Tracing Your Roots is the series that helps put branches on your family tree.
Each week Sally Magnusson follows the ancestral trail back in time to uncover colourful stories and hidden slices of social history. Resident genealogist Nick Barratt is on hand with tips and inspiration to help you explore your own family's lineage.
28 November 2007
Does genealogy have to take years out your own life?!
In this week’s programme we're investigating how much you could discover about your family tree in just a couple of days. To find this out, we set up a challenge called the Trace Race.
Two novice family historians, Henrietta Harrison and Geoff Bird, were pitted against each other to see what they could learn from scratch. We also wanted to see how helpful it was to have access to the internet versus "real life" records in a public library.
Trace Race Day 1: Background Research
After quizzing a relative on her family’s history, Henrietta set off for the village of Frolesworth in Leicestershire, to visit the family graveyard. She found a wealth of information there, giving her plenty of leads to follow up on Day Two.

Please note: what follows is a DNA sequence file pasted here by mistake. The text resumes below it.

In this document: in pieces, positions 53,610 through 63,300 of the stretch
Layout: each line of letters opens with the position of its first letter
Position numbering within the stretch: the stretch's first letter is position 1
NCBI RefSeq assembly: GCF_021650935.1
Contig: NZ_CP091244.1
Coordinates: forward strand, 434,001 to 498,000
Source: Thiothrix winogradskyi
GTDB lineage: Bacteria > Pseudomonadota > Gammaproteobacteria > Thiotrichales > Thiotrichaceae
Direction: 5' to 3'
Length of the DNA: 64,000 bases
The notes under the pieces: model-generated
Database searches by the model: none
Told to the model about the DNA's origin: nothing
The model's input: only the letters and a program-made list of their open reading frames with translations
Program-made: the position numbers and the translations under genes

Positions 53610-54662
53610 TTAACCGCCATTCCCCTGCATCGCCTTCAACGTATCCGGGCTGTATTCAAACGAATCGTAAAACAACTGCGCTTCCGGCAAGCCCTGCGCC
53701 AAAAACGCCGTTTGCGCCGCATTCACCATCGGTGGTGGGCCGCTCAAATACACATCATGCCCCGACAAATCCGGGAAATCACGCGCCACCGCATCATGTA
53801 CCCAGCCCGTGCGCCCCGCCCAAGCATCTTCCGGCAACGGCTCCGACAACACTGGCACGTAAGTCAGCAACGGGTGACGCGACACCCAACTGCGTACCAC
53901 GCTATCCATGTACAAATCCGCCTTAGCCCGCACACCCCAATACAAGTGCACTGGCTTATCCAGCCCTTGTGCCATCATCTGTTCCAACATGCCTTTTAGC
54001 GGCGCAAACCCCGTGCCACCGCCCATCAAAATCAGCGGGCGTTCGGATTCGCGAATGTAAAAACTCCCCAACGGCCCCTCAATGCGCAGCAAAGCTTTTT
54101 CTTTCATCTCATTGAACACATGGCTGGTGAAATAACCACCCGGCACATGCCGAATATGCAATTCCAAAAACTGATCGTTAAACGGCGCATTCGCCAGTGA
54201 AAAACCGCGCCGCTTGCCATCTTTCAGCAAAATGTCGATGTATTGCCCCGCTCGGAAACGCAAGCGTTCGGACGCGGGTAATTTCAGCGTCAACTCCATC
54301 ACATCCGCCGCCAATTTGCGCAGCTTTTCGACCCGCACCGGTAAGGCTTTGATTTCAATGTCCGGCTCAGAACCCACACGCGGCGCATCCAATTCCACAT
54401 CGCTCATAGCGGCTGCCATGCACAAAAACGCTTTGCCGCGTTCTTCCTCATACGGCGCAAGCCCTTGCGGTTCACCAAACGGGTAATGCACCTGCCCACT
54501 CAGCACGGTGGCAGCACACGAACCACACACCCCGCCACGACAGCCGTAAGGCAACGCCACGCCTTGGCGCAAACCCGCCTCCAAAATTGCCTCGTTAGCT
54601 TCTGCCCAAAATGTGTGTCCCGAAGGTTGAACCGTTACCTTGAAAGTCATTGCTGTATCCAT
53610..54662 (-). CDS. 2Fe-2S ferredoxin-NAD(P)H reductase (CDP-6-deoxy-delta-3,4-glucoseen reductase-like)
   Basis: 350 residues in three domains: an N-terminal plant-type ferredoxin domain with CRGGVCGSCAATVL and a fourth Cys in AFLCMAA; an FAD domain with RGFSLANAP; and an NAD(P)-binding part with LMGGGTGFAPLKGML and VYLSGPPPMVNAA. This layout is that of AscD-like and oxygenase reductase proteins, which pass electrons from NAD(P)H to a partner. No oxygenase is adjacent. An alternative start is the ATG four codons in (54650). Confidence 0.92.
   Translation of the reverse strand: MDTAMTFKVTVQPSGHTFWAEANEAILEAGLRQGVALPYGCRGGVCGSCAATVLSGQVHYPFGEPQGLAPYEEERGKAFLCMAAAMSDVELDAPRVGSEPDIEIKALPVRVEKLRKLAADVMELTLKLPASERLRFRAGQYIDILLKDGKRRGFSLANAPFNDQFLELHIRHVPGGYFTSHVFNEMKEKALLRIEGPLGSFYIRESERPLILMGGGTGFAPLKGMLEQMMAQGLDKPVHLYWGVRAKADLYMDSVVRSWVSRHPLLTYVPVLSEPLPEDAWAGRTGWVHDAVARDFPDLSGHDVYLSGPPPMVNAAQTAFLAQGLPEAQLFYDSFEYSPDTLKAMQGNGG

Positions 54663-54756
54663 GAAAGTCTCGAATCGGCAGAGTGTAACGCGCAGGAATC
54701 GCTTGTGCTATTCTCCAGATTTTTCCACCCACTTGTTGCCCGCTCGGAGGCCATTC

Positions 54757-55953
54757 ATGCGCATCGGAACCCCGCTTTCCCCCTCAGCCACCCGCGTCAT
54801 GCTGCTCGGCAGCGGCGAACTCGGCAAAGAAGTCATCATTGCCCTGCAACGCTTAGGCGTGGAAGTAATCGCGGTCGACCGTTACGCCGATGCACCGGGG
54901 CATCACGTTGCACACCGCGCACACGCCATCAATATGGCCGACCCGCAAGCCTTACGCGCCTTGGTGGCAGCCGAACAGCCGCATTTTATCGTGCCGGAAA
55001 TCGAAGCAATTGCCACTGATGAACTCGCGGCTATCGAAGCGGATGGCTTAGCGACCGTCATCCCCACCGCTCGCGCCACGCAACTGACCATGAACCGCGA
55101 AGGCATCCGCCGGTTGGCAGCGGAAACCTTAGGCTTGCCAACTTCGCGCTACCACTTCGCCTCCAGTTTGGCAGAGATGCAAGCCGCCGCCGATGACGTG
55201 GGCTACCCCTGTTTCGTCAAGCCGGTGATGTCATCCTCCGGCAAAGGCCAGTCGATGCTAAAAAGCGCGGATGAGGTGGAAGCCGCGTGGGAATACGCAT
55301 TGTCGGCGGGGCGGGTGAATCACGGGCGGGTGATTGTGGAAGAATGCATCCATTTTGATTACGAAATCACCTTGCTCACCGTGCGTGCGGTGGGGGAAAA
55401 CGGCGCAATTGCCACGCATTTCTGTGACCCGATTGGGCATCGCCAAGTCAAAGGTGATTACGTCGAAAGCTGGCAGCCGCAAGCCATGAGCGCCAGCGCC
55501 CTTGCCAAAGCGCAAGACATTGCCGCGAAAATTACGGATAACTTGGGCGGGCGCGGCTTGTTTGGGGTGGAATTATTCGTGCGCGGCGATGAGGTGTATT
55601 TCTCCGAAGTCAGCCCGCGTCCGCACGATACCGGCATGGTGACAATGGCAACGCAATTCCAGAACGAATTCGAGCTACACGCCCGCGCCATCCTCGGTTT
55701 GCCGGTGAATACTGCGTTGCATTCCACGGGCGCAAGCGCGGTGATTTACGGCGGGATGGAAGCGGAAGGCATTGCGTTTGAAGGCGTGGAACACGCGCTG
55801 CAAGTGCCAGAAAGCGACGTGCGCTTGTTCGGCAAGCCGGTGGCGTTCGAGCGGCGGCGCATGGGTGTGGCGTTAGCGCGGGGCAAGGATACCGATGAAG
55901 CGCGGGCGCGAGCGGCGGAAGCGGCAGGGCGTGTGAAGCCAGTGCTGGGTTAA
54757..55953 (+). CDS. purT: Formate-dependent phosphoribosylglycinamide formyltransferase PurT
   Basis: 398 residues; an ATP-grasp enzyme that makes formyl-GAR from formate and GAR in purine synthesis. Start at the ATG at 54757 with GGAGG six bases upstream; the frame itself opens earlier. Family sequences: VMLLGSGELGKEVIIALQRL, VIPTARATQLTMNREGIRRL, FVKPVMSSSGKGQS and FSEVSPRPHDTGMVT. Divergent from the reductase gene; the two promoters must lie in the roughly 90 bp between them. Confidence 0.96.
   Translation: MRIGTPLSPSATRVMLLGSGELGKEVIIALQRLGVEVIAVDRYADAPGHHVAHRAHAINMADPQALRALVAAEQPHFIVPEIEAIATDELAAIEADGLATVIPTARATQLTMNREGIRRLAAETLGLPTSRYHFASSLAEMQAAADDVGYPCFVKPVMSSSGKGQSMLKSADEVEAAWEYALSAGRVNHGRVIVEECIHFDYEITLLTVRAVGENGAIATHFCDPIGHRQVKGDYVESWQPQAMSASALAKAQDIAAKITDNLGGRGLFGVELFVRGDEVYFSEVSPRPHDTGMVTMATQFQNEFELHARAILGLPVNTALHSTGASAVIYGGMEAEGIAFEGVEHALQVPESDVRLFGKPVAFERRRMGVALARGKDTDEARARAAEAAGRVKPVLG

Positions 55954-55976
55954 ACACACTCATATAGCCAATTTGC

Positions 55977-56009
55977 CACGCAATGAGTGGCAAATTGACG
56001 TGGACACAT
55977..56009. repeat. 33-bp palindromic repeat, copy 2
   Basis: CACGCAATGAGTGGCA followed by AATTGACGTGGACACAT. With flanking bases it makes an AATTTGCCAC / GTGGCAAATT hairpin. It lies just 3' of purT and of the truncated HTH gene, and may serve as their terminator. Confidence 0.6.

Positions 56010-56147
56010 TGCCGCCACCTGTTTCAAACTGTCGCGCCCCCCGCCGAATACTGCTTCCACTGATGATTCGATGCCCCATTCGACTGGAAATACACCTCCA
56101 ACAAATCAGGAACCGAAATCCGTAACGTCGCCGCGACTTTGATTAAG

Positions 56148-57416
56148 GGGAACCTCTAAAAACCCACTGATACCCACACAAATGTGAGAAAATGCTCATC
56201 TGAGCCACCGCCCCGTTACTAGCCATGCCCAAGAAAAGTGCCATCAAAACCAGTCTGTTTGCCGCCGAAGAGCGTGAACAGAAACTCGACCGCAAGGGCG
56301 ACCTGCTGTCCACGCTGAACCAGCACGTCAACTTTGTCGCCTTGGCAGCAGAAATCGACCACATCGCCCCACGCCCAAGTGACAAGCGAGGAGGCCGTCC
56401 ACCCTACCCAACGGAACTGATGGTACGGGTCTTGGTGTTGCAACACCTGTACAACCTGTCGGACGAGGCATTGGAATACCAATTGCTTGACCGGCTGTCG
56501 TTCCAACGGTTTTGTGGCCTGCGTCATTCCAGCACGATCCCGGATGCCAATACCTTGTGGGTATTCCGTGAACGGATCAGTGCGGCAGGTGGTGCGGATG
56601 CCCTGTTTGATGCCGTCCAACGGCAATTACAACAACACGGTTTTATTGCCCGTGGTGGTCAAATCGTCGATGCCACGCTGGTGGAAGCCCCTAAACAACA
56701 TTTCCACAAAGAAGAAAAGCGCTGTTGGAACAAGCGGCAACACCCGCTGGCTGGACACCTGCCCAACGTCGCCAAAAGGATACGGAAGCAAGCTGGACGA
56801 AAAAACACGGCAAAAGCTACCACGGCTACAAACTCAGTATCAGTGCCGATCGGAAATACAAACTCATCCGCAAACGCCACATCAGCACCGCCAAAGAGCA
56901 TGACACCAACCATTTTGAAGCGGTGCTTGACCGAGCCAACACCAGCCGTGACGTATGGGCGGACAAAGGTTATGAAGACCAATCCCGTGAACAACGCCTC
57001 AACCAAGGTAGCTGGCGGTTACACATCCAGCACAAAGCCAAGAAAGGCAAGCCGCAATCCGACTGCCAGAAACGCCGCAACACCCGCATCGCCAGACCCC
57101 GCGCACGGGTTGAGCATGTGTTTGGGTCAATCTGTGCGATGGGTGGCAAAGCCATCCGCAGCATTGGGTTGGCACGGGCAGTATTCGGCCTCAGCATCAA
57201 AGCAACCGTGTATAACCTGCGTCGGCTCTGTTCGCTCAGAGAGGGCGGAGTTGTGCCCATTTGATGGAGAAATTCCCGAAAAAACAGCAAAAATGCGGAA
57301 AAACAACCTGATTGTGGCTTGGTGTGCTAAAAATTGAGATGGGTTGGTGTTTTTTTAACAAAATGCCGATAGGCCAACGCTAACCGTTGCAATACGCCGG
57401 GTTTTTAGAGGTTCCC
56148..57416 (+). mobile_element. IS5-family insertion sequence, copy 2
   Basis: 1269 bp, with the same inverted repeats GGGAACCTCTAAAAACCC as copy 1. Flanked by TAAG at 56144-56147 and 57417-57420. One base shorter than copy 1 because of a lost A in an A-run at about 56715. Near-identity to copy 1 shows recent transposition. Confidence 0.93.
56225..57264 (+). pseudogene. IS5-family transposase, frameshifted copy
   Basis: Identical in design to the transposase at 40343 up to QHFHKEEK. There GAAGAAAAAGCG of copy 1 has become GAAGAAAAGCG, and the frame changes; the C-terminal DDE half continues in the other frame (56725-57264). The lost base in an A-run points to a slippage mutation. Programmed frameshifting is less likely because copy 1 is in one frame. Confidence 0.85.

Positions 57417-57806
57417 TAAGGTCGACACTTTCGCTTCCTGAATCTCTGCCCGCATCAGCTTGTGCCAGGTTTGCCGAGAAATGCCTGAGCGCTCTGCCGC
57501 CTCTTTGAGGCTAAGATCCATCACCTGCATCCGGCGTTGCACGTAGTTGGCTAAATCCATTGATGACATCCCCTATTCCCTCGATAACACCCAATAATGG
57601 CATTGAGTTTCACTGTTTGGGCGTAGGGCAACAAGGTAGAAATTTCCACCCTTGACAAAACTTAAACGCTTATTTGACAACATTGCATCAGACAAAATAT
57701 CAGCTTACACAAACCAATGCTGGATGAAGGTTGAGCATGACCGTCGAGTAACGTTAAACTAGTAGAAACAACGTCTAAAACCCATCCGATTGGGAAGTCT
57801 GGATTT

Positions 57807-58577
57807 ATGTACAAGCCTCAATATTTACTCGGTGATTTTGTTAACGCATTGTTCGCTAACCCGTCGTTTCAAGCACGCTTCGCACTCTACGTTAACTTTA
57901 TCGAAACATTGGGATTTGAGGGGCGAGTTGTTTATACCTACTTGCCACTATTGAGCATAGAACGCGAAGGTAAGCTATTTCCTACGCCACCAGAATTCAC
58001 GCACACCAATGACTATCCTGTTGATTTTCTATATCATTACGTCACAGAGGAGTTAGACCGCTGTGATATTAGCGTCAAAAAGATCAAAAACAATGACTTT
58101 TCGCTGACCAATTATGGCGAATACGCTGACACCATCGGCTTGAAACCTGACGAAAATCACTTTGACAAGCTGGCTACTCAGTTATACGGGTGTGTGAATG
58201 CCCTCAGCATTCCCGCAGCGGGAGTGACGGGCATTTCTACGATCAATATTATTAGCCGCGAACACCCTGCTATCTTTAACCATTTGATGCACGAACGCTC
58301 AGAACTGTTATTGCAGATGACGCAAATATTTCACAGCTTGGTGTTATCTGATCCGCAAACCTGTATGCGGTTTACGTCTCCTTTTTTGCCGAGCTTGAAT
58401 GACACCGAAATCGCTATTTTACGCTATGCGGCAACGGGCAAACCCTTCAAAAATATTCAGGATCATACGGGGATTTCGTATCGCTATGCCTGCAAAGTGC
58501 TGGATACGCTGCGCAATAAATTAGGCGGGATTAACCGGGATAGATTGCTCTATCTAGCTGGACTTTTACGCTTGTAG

Geoff too chatted to relations, dozens of them, he says. He struck gold when he found someone who had already done a considerable amount of research into one side of the family. But Geoff was more intrigued by another, more mysterious line…
The Trace Race Day 2: Verifying information and going further...
Geoff arrived late at the archive office in Shrewsbury. But he was quickly surrounded by a crowd of family historians keen to help him. And off he went, back through the centuries …
Meanwhile, Henrietta was left at home with the whole of the internet at her fingertips. In theory, endless opportunities to find out more about her ancestors. But with so much information to process, where should she begin?
An online genealogical community
There are four broad types of family history websites, but one specific site Tracing Your Roots listeners have raved about is RootsChat. This is a forum where people come together to discuss, and help each other, with all manner of genealogical query.
We’re joined by Sarah Davies, one of the founders of RootsChat, and also by one of the site’s users, Jan Spink, who tells us about some of the assistance she’s received, and given others.